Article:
Smart cycling habits

cycling habitscycling habits
cycling habitscycling habits

Smart cycling habits

The community of cycling is an athletic, supportive, competitive and fun one. And with all the beautiful cycling routes around South Africa’s mountains, hills, valleys and roads, there is a cycling route for every mountain and road cyclist alike.

But there are some smart cycling habits that all cyclists should adopt if they want to be safe, get the best results and take care of themselves and their bikes when they ride. Five simple habits that can make all the difference when it comes to performance cycling.


Pace yourself

When you think about athletes that run long-distance marathons, it doesn’t make sense for them to sprint the second after the gun goes off – they should rather pace themselves and reserve that energy to sprint to the finish line. The same principle goes for cyclists. It’s important to pace yourself so that you don’t burnout, fall far behind or overwork your muscles.

Just because you’re on two wheels and travelling faster than a marathon runner would, doesn’t mean you should exert all that power, speed and energy right at the beginning or for extended periods of time. Find your pace and move your way through the packs. Don’t spend too much time in the front or back of the packs either, you may be at a steady pace but you’ll be burning the most energy.


Gear smart

Climbing hills and elevations of horrendous heights can really take a toll on your quads, your heart and pretty much every other organ and muscle in your body. You don’t need to make it more difficult for yourself by climbing up in the wrong gear. Whichever gradient you find yourself in, John Herety, team manager of Rapha Condor-JLT, says 90-100rpm is the most efficient cadence ratio.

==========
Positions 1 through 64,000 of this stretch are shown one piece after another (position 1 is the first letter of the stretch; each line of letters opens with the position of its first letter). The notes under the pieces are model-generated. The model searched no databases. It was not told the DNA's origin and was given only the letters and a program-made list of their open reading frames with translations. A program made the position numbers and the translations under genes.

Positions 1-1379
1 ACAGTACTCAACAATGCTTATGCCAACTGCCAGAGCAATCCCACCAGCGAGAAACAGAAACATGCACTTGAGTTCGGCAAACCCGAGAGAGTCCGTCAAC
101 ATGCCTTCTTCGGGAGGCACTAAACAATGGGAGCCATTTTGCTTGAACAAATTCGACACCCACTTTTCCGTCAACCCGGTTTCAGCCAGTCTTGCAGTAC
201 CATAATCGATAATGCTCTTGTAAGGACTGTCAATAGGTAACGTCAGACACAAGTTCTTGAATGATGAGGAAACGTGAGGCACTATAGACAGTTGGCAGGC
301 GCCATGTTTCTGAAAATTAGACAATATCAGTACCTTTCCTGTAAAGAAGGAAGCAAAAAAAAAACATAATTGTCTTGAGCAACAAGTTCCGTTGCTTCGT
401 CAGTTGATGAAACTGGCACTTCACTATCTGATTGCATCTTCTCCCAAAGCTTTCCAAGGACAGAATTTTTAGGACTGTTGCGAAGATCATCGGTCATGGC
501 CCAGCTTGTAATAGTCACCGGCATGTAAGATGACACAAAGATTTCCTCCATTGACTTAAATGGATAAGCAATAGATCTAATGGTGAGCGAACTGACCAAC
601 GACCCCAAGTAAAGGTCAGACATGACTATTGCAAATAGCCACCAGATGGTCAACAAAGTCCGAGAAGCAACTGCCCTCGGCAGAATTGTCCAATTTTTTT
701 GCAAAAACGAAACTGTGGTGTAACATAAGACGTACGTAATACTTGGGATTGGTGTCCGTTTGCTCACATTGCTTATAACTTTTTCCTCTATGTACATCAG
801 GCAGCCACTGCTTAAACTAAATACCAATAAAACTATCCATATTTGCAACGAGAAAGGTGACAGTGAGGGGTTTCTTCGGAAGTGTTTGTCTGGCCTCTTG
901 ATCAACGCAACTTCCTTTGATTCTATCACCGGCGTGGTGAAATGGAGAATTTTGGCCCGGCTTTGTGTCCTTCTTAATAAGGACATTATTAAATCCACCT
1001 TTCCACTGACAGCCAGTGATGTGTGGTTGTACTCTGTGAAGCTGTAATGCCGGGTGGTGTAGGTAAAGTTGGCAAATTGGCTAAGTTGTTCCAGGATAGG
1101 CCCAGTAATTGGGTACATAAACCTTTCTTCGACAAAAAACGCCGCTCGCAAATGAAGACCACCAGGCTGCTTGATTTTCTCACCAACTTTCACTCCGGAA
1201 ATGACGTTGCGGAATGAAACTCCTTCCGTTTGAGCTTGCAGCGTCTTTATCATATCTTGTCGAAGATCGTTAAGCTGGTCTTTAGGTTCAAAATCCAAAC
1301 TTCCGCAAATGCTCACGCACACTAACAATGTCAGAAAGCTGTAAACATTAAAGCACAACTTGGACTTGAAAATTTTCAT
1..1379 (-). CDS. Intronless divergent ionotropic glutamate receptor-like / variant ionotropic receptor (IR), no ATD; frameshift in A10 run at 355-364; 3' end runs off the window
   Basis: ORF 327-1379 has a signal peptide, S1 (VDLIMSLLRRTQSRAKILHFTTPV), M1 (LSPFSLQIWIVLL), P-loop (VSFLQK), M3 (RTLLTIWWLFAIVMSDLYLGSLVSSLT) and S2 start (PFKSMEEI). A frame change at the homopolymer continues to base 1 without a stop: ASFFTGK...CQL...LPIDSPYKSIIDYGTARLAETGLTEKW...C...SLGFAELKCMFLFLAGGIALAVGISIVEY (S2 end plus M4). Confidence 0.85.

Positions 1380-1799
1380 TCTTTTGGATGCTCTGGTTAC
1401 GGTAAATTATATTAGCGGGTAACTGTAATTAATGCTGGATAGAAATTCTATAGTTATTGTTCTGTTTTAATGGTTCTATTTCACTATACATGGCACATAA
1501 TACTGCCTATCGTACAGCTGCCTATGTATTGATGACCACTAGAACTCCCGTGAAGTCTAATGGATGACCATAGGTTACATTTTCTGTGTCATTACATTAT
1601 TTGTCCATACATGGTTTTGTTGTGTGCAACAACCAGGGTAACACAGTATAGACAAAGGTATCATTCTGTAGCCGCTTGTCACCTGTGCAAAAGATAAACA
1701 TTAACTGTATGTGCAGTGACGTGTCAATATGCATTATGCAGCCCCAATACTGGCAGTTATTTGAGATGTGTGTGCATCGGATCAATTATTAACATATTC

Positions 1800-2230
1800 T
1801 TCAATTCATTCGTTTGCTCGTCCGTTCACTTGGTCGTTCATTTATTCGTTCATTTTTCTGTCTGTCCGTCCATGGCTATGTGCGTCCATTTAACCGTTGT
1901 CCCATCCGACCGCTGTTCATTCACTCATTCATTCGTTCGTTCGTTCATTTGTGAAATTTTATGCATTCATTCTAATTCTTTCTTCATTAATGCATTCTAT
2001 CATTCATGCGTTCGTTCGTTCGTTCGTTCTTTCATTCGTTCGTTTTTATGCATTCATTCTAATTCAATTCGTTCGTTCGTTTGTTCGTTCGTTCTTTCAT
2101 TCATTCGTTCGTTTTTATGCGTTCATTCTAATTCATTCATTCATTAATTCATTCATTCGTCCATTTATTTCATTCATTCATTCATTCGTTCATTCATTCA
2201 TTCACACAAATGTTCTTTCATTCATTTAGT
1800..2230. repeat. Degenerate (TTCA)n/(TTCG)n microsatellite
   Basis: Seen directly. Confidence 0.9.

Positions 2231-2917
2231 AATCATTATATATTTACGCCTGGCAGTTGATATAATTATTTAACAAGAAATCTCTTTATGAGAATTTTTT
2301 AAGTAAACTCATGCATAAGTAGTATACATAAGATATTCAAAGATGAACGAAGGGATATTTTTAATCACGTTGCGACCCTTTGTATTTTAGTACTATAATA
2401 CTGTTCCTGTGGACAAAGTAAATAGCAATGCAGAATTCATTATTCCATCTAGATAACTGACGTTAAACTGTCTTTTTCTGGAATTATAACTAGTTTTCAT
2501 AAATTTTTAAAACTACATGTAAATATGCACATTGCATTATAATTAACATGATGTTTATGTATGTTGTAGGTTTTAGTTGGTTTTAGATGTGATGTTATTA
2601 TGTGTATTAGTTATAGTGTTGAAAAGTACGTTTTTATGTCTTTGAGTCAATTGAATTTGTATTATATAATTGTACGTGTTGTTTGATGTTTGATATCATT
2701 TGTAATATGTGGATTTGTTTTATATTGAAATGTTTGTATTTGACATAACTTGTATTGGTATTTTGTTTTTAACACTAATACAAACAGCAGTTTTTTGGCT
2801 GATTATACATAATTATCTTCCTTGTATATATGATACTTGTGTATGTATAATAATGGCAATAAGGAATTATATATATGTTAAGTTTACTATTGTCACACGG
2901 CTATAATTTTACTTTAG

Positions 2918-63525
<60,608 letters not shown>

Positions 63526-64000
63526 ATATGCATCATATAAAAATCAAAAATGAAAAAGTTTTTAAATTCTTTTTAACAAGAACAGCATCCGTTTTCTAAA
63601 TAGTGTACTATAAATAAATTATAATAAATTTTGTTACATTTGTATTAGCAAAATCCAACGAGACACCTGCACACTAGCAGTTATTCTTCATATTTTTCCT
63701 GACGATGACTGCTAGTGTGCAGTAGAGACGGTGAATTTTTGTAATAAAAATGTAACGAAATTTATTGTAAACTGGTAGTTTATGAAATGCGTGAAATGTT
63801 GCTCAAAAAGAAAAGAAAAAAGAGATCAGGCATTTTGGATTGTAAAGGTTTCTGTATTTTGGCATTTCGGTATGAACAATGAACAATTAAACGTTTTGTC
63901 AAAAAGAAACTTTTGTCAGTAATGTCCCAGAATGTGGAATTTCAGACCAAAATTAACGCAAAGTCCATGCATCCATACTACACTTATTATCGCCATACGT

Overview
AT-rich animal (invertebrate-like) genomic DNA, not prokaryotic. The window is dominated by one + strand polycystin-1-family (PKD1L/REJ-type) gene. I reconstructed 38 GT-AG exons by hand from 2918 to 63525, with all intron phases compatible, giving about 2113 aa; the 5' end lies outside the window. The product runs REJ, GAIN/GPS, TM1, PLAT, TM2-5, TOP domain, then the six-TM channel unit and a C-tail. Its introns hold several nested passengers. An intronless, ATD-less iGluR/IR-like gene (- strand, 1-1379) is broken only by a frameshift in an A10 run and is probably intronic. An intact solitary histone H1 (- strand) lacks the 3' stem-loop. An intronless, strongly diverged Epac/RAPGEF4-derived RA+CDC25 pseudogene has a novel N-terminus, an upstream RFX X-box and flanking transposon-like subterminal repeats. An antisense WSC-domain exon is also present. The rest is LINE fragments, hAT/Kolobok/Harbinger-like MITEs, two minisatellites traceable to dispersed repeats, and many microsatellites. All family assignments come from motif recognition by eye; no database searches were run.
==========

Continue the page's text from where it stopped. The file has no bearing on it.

Being in a gear that’s too low means you’ll be unnecessarily wasting energy by spinning your legs. And too high of a gear, you’re placing more pressure and strain on your joints, which could lead to damage. Know your limits and know how to gear smart.


Rest day

No matter what sport you’re into, it’s important to have your rest and recovery days. Cycling every single day and doing the hectic routes too many times a week will hurt you. Your heart and body need time to recover through a day of complete rest. And it doesn’t have to be more than once a week.

You can also choose to have more rest days, not necessarily to lounge around, but as a rest from cycling specifically. Hit the gym and work on other fitness areas that will support and enhance your cycling efforts. Cycling may be a great form of exercise, but it’s still important to exercise the other muscles in your body, not only your cycling ones.  


Supplements and boosters

When you train and when you do races, you need to have your supplements and boosters with you to take while you ride. Whether it’s a protein bar, GU sachet or banana, it’s important to keep your electrolyte levels high while you’re burning all those calories on the bike.

And one cannot stress enough the importance of drinking water while cycling. You don’t want to suffer from dehydration in the middle of a ride and drinking water will regulate your temperature and give you the energy you need. The amount of water that you drink before, during and after a ride, however, is dependant on you and your body.


Think bike

And lastly, a super smart cycling habit is to think bike. It’s not only the cars on the road that need to be conscious and aware of themselves when a cyclist is sharing the road, cyclists themselves also need to be spatially aware.

Make yourself visible with bicycle lights and reflective tape, and be sure to use hand signals when you’re wanting to turn or manoeuvre through lanes. Wear all your safety gear and, if you’re riding along the roads, be prepared for some cars not to see you. Listen out for vehicles that may be coming around a blind corner, even if that means you stop blasting music in your ears when you’re riding. Safety comes first and respecting the rules of the road is a good way to stay safe.

cycling habits